Biomass energy processes can be better appreciated once you understand what biomass energy is and the goals in creating it.
Biomass Energy Processes
By definition, biomass energy is created by the burning (combustion) or biochemical conversion of any organic matter to be used for fuel. Some of the organic materials used as a source for biomass energy include wood, sawdust, grasses, corn, sugarcane, farm waste (cow manure), and other plant life. The processes for converting biomass into energy are numerous.
The most well-known process is simple. It is burning (combustion). The combustion process generates heat that's transformed into energy. In the combustion process biomass is burned and converted into energy.
The advantage of biomass combustion is that you can use the heat without needing to convert it into another form of energy such as electricity. You simply use the heat directly for such things as heating your home and heating the water in your home. In addition, the combustion heat can be used for direct heat in plants, manufacturing facilities and even office buildings. Direct heat can also be converted into electricity.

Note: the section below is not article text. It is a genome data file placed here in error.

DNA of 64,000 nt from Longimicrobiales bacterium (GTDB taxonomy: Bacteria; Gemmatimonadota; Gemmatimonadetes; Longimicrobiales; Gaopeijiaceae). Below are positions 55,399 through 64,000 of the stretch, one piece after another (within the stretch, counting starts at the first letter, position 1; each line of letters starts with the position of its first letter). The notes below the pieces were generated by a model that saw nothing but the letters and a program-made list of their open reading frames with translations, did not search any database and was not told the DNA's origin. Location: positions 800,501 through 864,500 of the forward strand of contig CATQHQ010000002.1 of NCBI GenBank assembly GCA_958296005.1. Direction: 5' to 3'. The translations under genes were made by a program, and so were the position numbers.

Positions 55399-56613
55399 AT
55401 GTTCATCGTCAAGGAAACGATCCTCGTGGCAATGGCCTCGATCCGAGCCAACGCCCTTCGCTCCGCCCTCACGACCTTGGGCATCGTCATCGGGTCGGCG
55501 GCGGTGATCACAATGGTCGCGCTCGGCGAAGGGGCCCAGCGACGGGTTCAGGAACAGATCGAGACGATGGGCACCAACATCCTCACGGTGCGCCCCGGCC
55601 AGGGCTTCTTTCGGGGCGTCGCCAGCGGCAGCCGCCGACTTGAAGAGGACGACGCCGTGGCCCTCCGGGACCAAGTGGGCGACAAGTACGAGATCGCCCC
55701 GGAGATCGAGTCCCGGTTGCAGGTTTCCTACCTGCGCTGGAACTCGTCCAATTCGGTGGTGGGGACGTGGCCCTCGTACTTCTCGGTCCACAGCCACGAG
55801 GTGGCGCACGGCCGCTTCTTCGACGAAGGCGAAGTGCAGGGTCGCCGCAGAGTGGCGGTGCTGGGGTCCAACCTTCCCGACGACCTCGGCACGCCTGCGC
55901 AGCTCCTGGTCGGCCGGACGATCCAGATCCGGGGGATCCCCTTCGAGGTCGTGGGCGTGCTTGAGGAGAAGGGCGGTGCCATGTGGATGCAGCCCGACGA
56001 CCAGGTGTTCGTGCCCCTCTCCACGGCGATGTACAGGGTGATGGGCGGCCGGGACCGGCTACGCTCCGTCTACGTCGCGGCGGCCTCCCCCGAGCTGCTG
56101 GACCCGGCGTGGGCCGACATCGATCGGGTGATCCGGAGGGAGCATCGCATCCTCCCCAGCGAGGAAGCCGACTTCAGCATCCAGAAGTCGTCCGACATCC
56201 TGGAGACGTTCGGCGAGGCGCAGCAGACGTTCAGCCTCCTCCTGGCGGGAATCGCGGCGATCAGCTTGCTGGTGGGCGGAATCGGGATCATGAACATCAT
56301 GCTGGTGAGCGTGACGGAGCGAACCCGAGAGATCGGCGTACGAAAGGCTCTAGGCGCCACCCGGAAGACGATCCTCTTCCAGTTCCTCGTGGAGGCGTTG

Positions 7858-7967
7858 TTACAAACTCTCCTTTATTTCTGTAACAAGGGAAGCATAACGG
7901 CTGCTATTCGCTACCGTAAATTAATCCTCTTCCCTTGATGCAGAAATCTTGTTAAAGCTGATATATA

The co-firing process is considered an inefficient method of combustion. In this process, the biomass replaces anywhere from 15 to 20 percent of the coal used in a power plant. This helps to reduce the emissions from coal fuel and even reduces the operating costs. Switchgrass is the most common material used for this process.